Secondly, more needs to be done on a national scale to raise awareness about the career options on offer for young people in hospitality. There really is no other industry like it – you can work your way up quickly, it’s very diverse and it’s one of the rare jobs that you can travel anywhere in the world with. To help get young people more engaged with the industry we have already partnered with colleges, such as Blackpool, to provide on-site training in some of our restaurants for students studying for NVQS. We were also affiliates for the 2014 Nestlé Toque d’Or competition to promote and develop the brilliant young talent we have here in Britain.

Unfortunately, we can’t do that much about the VAT. 

What is the biggest business mistake you’ve made and what key learning did you take from it to make your business better?

Three years ago, when I first started in my current role we were given a pot of money to invest in the brand but I think we spent it too quickly.

I learnt that you need to first take the time to fix the brand. You need to start with the in-house stuff – the quality of food, the quality of service and investing time and training into the people that are already part of the business before you pump money into the development and refurbishment of sites.

What is the best piece of business advice you’ve ever been given?

There have been two good pieces of advice which spring to mind:

Trust your gut instinct because 9 times out of 10 it’s always right and, you get nowhere unless you work hard.

What is the one piece of advice you would give to other chefs/entrepreneurs looking to succeed in the industry?

Only take a job, or role, if you like the person you will be reporting to. This is a people industry and if you don’t like the person you are working for you won’t enjoy your job (a worrying thing when we work for most of our lives!) It’s not necessarily about the money or job title, it’s about whether it will be a fun working environment and I believe that if you enjoy your work then you will naturally progress in your career.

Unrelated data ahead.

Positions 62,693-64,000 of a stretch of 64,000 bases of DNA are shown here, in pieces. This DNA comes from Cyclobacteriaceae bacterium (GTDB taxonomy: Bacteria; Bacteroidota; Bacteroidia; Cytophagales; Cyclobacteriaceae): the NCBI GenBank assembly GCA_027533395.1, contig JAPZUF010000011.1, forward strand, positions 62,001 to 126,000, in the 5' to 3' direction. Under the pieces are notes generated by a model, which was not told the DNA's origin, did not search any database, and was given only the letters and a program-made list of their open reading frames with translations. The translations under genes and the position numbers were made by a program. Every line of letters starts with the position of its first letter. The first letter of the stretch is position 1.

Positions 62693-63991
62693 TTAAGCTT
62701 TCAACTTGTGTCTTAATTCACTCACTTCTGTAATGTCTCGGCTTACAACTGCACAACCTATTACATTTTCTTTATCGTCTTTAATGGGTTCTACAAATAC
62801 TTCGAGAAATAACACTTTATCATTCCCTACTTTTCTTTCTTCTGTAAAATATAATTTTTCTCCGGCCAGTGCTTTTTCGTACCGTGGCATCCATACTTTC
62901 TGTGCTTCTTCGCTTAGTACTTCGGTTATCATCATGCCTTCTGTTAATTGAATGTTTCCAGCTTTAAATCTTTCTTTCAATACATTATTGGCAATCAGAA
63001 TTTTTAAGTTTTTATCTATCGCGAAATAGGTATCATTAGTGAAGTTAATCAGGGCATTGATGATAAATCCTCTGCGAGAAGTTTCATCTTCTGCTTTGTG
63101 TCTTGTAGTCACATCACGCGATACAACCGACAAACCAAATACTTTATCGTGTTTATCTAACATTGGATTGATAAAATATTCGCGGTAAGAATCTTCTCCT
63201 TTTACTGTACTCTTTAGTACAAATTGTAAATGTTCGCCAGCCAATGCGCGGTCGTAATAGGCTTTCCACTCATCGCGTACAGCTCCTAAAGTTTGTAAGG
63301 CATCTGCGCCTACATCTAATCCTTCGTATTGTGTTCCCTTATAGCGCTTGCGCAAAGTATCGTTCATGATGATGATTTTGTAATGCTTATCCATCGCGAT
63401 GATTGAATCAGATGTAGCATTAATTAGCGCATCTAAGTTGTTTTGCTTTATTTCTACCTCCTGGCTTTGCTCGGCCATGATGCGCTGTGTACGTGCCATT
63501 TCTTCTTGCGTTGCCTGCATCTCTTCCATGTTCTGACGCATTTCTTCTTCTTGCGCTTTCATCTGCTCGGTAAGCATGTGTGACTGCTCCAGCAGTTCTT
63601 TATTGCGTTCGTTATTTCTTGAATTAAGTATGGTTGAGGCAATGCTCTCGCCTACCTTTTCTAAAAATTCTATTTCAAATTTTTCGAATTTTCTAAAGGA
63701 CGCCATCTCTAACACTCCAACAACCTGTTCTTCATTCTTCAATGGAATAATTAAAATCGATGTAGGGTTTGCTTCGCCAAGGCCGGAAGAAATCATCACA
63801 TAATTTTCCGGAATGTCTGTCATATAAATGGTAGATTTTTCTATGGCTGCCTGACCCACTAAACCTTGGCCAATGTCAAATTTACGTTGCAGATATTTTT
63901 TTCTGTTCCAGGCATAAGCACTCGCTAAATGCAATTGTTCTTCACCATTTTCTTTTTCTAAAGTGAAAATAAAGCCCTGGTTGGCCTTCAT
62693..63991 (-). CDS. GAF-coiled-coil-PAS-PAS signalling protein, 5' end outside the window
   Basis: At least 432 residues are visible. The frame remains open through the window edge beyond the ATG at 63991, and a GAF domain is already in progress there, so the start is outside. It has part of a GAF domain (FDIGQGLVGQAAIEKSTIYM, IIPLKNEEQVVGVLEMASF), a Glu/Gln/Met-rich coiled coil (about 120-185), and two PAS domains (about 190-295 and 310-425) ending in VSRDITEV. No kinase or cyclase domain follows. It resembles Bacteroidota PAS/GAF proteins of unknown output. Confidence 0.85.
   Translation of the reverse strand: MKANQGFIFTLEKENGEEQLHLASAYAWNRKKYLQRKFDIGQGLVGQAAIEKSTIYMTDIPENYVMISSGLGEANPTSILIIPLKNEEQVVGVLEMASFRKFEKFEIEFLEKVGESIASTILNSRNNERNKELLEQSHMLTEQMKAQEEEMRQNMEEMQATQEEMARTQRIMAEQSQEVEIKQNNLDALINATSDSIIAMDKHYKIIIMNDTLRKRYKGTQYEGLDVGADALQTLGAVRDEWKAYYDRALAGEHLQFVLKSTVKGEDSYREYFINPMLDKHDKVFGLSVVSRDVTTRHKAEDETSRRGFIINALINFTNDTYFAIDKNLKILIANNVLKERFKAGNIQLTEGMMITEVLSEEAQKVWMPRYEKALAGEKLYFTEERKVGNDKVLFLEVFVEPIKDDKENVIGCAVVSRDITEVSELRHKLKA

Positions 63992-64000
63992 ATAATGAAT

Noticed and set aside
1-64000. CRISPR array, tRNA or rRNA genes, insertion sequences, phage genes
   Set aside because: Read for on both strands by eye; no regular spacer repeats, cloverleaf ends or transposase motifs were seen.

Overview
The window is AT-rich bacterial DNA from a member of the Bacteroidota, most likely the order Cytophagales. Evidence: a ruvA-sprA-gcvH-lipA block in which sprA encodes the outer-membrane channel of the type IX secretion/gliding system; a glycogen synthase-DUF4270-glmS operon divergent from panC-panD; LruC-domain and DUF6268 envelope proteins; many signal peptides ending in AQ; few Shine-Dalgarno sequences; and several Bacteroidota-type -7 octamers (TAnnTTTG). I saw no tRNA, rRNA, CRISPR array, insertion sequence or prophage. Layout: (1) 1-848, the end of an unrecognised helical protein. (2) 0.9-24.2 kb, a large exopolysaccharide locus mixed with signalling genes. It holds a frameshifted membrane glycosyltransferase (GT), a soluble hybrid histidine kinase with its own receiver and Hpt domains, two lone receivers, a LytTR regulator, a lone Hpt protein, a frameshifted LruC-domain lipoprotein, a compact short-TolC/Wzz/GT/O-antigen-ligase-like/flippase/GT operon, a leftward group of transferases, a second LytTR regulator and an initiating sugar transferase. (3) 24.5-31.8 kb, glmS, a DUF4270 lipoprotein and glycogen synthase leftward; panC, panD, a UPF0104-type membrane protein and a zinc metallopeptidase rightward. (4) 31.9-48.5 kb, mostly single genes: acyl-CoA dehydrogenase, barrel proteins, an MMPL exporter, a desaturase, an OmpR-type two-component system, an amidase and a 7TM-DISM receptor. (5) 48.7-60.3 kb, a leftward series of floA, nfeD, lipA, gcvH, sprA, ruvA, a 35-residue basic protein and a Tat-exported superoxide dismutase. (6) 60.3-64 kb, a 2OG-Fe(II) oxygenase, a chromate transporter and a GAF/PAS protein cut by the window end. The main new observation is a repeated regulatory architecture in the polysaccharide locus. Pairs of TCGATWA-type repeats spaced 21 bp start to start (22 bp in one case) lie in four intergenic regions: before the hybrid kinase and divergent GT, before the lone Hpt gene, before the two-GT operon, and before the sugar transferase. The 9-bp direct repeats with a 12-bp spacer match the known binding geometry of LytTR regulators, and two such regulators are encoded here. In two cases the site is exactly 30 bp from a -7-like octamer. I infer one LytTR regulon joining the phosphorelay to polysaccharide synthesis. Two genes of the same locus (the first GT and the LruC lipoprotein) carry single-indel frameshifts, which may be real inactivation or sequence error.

What’s the best thing about your job?

Seeing the business prosper and watching people develop and get promoted internally. I think the two go hand-in-hand because when there are good results someone has usually done a good job and deserves recognition for it.

Where do you see yourself in 10 years’ time?

Still in the hospitality industry, hopefully as a non-executive director of a few different companies.

What’s your signature dish?

Spicy duck legs in a plum and chorizo sauce.

When you get the chance, where do you enjoy eating out?

At local pubs and an Indian goes down nicely.

What would be your dream meal? (starter, main and dessert)

Lobster risotto to start, followed by fillet steak with spinach and chips. Dessert would have to be Tiramisu.

Which five people would you invite to your dream dinner party?

Michael McIntyre because he makes me laugh, Winston Churchill so I could understand what made him such a great leader, Keith Moon from The Who, Sir Ian McGeechan as I’m a bit of a rugby fan and Princess Diana to find out what really happened.

What are the three food items you’d take to a desert island…?

Avocado, dark chocolate and roast lamb.

What’s the one piece of kitchen equipment you couldn’t live without?

My wok because it can cook anything.